Ok stupid question time, one thing I've never understood is why can't someone cut a ring and pinion for a low pinion 4cyl front end that'll drive on the right side of the teeth? Should just be a matter of making a mirror image of a regular R&P right? I don't see why the pinon would have to be raised up to get the gears meshing properly. :confused:
 

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like chris said, going to be runnig on the coast side, which is weaker, The rear takes alot of abuse. So it will not last. The front is the same way unless you run a high pinion. but it dosent see the forces that the rear does, so you shouldnt see much of a problem up front with any type. You cant just cut reverse gears for a standard pinion. The pinion comes throught the bottom on a standard gear, and thru the top on a high pinion, which is why a high pinion diff MUST have reverse cut gears. You would have to flip the 3rd over to get the pinion on the other side and run high pinion gears. which I dont even know for sure is possible, since I am probably missing something.
Like the pinion would have to come out on the other side of the ring gear(left to right) to turn in the proper direction . something like that. ????
 

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IIRC the oil slinger turns the wrong direction too so that it why you go through pinion bearings? MAybe for a trail only rig but I wouldn't do it in anything that sees any miles at all...
 

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Overkiller said:
Ok stupid question time, one thing I've never understood is why can't someone cut a ring and pinion for a low pinion 4cyl front end that'll drive on the right side of the teeth? Should just be a matter of making a mirror image of a regular R&P right? I don't see why the pinon would have to be raised up to get the gears meshing properly. :confused:
Why would anyone spend time and money to do this? The High Pinion gives you more ground clearance and works great.
 

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Tim Florian said:
Why would anyone spend time and money to do this? The High Pinion gives you more ground clearance and works great.
I just asked if it could be done. I don't even run an 8" up front anymore. But lets say for arguements sake I have a truck running an 8" up front with all the bling bells and whistles, 300M birfs, unobtainium axle shafts, driveflanges, ect. and I'm now at the point where my low pinion 4cyl ring and pinion are the weak point. Now I could just swap in a high pinon unit and be done but unfortunately my dying grandfather gave this 4cyl 3rd member on his deathbed and I simply can't part with it. To make matters worse I can't run the highpinion diff due to oil pan clearance and a life long fear of clowns and FJ80s. Now given those set of circumstances and my huge trust fund is it theoretically possible to get a set of gears for a 4cyl 8" that'll run on the drive side when mounted in the front axle and going forward?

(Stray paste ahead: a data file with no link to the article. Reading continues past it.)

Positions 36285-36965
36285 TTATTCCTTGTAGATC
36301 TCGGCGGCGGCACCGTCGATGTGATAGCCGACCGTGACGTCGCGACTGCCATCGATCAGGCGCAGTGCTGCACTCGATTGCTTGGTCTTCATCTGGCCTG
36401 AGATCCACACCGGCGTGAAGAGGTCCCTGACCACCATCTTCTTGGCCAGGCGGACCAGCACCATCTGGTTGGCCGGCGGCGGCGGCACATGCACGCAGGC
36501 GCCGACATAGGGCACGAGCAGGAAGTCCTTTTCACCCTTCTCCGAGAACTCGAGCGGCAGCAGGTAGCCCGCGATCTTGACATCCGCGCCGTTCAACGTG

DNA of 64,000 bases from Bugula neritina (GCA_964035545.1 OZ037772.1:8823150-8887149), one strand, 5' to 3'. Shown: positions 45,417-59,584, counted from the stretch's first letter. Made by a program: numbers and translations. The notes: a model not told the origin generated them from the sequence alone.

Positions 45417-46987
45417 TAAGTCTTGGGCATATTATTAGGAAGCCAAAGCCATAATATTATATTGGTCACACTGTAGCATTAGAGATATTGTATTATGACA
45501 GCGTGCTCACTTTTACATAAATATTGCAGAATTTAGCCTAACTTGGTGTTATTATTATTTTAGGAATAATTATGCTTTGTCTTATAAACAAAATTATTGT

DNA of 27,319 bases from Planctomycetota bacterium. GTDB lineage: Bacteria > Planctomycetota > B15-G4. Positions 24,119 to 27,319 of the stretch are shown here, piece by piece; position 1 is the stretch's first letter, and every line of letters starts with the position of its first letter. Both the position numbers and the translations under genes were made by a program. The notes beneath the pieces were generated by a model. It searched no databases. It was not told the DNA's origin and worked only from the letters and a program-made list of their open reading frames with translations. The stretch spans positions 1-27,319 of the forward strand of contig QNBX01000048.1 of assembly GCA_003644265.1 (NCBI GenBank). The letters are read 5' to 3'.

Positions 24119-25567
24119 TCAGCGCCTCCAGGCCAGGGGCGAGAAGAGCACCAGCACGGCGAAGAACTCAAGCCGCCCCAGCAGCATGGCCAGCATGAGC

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The diff would have to be run upside down, so the pinion is ontop and not on the bottom. They only make V6 reverse rotation gears. so it would have to be a V6 unit upside down.

It does run on the drive side now, just only in reverse. Still not sure if that is all that is needed. I can't seem to visualize it.
 

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Chris Geiger said:
Drive side vrs coast side.

The high pinion is reverse cut, so when it's in the front and your goiing forward your on the drive side of the gear. Use it in the rear and your on the coast side.

Same is true with 4Cyl diffs. The reasion we see so many front 4cyl r&p failures is that diff is setup and cut for use in the rear not the front. The 4cyl is running on the coast side of the gear when used in front.
What about factory solid axle trucks? Is the front 3rd actually a rear 3rd?
What about running a V6 diff in the front - when moving foward, isn't the pinion turning on the coast side of the ring too?
 

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ease of assembly from the factory. yes they are actually strongest in the rear. THere is no difference in 4 and 6 cylinder diff applications, unless high pinion. (thus the pinion hits the ring high in the diff).